Medvedev offers 2020 date for missile solution
Russian President Dmitry Medvedev said Thursday after talks with US President Barack Obama that an ultimate solution to the long-running row over missile defence may not happen until after 2020.
Medvedev and Obama met on the sidelines of the G8 summit in Deauville, France, and also discussed the economy, counter-terrorism and Russia’s pending entry into the World Trade Organization.
Before the summit, Medvedev had warned of the chances of a new Cold War in Europe should Washington build its missile system without the Kremlin’s agreement, though other Russian officials played down the row.
Obama and Medvedev both looked stern-faced as they spoke to reporters after the talks, but both insisted that US-Russian ties, “reset” under the Obama administration, were in good shape.
Medvedev said the missile defence issue “will finally be solved in the future, like for example in the year 2020” by future politicians.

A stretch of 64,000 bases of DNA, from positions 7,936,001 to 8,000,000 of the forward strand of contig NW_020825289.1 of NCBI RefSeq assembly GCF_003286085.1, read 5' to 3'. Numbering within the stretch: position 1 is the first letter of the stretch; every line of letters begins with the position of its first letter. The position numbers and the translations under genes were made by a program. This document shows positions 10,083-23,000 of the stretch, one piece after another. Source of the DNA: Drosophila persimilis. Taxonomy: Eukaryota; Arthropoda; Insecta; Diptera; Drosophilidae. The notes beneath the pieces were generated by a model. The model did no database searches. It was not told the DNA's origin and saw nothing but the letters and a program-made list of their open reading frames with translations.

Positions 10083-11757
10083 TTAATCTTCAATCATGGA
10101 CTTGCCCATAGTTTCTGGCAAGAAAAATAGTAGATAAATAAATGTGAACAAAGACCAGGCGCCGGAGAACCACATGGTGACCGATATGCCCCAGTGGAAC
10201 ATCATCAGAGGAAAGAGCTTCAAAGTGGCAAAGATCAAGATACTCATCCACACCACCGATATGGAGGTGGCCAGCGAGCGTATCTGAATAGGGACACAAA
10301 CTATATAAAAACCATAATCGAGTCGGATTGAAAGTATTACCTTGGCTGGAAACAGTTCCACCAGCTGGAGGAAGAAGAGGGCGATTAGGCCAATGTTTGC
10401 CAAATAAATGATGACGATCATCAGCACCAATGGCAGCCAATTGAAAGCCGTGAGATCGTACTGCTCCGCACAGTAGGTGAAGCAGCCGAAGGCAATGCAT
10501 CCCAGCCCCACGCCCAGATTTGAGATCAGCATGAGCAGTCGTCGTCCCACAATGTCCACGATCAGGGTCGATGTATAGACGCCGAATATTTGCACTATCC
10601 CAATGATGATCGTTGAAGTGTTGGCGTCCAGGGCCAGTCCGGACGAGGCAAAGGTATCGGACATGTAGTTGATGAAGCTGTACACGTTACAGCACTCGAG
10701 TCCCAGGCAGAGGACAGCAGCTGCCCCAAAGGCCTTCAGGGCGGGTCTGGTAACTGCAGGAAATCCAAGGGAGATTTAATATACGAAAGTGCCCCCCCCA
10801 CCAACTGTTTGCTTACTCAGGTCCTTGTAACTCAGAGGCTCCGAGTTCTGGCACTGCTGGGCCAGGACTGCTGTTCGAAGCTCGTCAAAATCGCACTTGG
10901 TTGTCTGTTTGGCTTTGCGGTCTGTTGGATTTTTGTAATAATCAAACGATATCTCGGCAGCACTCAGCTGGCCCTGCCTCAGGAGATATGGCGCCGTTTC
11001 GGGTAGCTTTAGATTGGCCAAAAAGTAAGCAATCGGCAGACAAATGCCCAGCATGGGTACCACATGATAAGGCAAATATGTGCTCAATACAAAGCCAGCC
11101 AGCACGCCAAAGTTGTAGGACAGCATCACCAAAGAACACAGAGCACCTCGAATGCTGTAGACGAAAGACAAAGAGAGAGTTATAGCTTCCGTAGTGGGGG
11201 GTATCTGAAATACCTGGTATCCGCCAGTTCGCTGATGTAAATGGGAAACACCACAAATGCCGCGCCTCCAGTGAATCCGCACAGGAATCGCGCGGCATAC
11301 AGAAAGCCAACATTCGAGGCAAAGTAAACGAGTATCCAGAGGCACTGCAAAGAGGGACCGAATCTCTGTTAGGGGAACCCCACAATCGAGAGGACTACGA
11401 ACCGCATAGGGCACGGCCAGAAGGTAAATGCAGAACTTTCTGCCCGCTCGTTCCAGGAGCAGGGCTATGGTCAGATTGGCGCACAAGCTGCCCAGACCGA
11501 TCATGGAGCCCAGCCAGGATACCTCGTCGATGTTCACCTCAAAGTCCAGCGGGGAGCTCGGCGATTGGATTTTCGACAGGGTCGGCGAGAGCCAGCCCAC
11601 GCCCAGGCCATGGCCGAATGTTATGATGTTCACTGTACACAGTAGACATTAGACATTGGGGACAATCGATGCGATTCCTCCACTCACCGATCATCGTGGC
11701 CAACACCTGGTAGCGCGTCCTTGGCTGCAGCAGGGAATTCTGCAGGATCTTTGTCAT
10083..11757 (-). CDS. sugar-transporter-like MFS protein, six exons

But he added that he and the US leader could “lay the foundation for other politicians,” and called Obama his “colleague and political partner.”
Obama said he and Medvedev were “committed to working together so we can find an approach and configuration that is consistent with the security needs of both countries… that maintains a strategic balance and deals with potential threats we both share.”
Russia’s recent tough talk and decision to test two nuclear-capable heavy missiles in the past month underscore a fear in Moscow that the Obama administration is paying lip service to the “reset” in relations announced by Washington in 2009.
Moscow has in recent months complained that it is being sidelined in talks over the joint missile defence for Europe and Medvedev’s remarks may underscore the Kremlin’s disappointment over the current negotiations.
The United States argues that the shield is meant only to protect Europe from nations such as Iran but has said nothing about Russian security safeguards.
Analysts note that Moscow is primarily worried the system will leave a permanent stamp on the security map of Europe and formalise the reduced role Russia plays in the post-Cold War world.